The Other Side of Perfect


The need for acceptance is an essential human instinct.

Some people value it more than others do. We all want to fit in, to be accepted by society. In order to achieve that, we often present different versions of ourselves. They might depend on our social environment as well as the company we are in. We actually might have numerous versions of ourselves – for work, or at home, or even online. All twisted and modified in order to be accepted in that particular situation.

The question is, are we being accepted for who we truly are, or for what we choose to show.

Most of the cases we aren’t usually happy with simply being ourselves. We are always comparing, not really knowing those other people’s journey – meaning experience, their struggles, weaknesses, and strengths. In some ways, this is a good thing because it can push us to try harder and do more, but in other ways, it can have a destructive influence on us.

Why are we not happy with ourselves?

I think the answer might be the following – There are headlines, advertisements and even people telling us what we should be reading, watching, wearing and thinking. Internet and television are filled with should and should not’s.  Manipulative tactics are being used by corporations in order to influence us in ways we don’t seem to realize. No matter how much you ignore them, and how little you think they affect you, they do. Our culture supports certain standards most people cannot live up to the expensively dressed celebrities, million dollar houses and luxury vehicles. The worst part is probably that people relate that to happiness.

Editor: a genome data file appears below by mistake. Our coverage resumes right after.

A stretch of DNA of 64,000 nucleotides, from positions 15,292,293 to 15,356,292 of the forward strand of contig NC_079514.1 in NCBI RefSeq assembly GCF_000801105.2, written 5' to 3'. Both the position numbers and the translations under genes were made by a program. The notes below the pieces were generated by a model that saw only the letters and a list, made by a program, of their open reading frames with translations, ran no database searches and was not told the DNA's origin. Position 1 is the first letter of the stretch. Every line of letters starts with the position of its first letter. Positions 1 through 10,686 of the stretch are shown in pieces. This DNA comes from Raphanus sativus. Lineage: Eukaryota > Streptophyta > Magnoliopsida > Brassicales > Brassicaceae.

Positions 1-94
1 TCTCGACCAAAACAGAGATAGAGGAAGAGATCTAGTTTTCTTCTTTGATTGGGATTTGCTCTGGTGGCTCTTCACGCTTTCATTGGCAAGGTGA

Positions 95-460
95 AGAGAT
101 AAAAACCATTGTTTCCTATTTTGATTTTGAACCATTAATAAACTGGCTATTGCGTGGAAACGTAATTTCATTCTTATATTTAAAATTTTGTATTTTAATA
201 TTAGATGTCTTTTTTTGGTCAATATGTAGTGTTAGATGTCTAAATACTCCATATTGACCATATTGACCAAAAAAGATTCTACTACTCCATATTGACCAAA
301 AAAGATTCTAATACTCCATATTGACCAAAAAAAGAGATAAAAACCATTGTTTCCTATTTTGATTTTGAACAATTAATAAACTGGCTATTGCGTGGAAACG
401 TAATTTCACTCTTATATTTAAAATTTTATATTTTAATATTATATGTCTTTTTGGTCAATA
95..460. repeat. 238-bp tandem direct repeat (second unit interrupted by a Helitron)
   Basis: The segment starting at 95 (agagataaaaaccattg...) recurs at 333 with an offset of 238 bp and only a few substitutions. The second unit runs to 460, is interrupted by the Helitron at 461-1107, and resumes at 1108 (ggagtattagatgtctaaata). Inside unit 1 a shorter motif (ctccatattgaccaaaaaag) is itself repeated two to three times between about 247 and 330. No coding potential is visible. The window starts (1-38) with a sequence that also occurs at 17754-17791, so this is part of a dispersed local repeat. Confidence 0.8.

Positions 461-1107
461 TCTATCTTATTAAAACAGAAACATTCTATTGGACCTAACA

“I think everybody should get rich and famous and do everything they ever dreamed of so they can see that it’s not the answer.” ― Jim Carrey

Perfectionism is designed for failure.

Even if we could win that game, it wouldn’t make us happy. We reference to lifestyles represented to us. We create a vision of ourselves living this idealized lifestyle. This leads to uncertainty. Each and every one of us is different and therefore our paths are different. We cannot be happy living someone else’s life.

Fight Club questions our obsessions, habits, it shows how humanity is manipulated and influenced.

The film takes us back to ourselves and to our existence. Nowadays we have no great war to fight no big depression. Our great war is a spiritual war, our great depression is our lives. There is the fundamental question what did men have to fight for? Fight Club presents the argument that men in today’s society have been reduced to a generation that does nothing with themselves, but watch others do things instead. I call this second-hand experience. Masculinity becomes a brand, a means to sell products to men. “Being a man” then becomes owning the right outfit or car instead of knowing who you are and what is your purpose.

Favorite quotes from the movie.

“You are not your job, you’re not how much money you have in the bank. You are not the car you drive. You’re not the contents of your wallet. You are not your fucking khakis. You are all singing, all dancing crap of the world.”Chuck Palahniuk, Fight Club